Last year was a tough one for journalists, particularly those who tried to report what was going on in Afghanistan, Colombia, Mexico or India, a new report said.

According to a statistical survey by Freedom House, a New York-based human rights monitoring group, journalists were killed, wounded, kidnapped, beaten, threatened, put out of business or otherwise harassed in the pursuit of their professional duties 452 times in 1988.The survey showed that 25 journalists were killed in 1988, including five in Afghanistan, five in Colombia, four in Mexico and four in India. Another 28 were wounded, and another 90 were beaten or "otherwise assaulted" in an effort to discourage them from their journalistic duties.

The survey also said the reported number of cases of violence against journalists and their organizations is probably understated, since some of them are too intimidated to report incidents.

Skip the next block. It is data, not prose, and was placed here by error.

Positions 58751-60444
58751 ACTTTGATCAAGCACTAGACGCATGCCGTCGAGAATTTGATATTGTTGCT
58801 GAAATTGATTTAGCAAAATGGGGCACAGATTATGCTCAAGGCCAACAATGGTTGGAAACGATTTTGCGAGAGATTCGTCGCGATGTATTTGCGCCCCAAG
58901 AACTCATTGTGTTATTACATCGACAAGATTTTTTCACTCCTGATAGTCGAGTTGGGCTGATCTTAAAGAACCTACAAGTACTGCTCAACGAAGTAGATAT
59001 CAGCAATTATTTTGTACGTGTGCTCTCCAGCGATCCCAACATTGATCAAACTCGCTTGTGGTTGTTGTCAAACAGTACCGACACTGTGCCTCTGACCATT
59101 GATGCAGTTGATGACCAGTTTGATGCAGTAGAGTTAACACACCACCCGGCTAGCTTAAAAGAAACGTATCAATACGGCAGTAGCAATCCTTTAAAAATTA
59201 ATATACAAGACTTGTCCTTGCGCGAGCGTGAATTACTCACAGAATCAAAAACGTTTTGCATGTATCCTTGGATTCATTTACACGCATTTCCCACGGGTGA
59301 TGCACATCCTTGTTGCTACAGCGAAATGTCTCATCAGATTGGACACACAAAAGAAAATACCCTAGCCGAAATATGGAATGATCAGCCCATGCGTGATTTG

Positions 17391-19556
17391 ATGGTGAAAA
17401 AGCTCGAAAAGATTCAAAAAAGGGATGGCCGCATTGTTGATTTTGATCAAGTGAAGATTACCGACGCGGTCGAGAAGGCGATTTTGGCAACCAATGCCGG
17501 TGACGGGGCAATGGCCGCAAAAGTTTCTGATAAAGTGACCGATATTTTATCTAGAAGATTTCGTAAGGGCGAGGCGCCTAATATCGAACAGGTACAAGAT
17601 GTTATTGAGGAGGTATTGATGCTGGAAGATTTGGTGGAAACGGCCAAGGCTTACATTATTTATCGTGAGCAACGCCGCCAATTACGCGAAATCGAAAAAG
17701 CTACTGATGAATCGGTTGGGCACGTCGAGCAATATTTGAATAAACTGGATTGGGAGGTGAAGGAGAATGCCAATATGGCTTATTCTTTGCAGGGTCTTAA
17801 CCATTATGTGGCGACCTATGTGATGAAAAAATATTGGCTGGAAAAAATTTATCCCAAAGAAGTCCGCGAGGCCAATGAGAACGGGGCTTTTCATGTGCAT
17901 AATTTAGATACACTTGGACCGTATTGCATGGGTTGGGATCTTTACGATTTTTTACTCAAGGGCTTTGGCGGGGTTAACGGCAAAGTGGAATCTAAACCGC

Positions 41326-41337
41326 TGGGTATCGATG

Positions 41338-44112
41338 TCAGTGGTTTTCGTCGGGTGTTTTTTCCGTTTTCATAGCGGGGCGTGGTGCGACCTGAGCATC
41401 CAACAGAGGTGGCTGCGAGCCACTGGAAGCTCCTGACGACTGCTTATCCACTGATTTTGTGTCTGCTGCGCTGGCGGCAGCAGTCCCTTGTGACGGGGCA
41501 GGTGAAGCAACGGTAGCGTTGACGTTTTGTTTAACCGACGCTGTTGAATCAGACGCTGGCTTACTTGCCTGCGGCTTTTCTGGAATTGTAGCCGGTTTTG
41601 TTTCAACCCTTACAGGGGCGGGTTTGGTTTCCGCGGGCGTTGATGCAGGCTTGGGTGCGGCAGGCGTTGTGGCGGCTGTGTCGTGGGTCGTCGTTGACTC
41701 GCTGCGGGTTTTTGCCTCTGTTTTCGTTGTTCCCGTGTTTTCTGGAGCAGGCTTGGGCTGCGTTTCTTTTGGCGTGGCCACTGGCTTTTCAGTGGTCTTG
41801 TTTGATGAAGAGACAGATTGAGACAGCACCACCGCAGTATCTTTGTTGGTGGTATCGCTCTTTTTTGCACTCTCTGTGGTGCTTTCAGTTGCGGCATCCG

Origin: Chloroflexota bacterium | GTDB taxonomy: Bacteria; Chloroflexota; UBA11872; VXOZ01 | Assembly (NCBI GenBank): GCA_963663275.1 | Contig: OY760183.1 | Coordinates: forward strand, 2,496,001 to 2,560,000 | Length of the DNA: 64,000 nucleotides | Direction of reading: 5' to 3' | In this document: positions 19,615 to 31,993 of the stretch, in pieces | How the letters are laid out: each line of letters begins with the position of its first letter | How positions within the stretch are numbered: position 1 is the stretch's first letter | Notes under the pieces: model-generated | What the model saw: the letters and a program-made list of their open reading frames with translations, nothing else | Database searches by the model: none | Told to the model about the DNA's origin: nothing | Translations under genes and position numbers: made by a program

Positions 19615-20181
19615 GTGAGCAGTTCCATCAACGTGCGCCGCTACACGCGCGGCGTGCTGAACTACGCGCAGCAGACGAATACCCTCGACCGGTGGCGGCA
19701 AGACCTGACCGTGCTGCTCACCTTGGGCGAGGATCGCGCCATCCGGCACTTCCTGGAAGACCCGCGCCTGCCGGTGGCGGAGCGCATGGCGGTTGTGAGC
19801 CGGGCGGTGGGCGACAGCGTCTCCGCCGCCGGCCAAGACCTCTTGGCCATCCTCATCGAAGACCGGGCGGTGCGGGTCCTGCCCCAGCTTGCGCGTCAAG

The number of 1988 murders is not a record but the Freedom House "Journalism Morbidity Table" shows a growing willingness, according to the organization, by beleagured governments to "kill the messenger."

The survey showed some improvement in openness and reduced intimidation, notably in China, the Soviet Union and South Korea.

But it also had a longer list of countries where press freedom became more restricted, including India, Israel, Mexico, Nicaragua, Panama, South Africa, Turkey and Britain.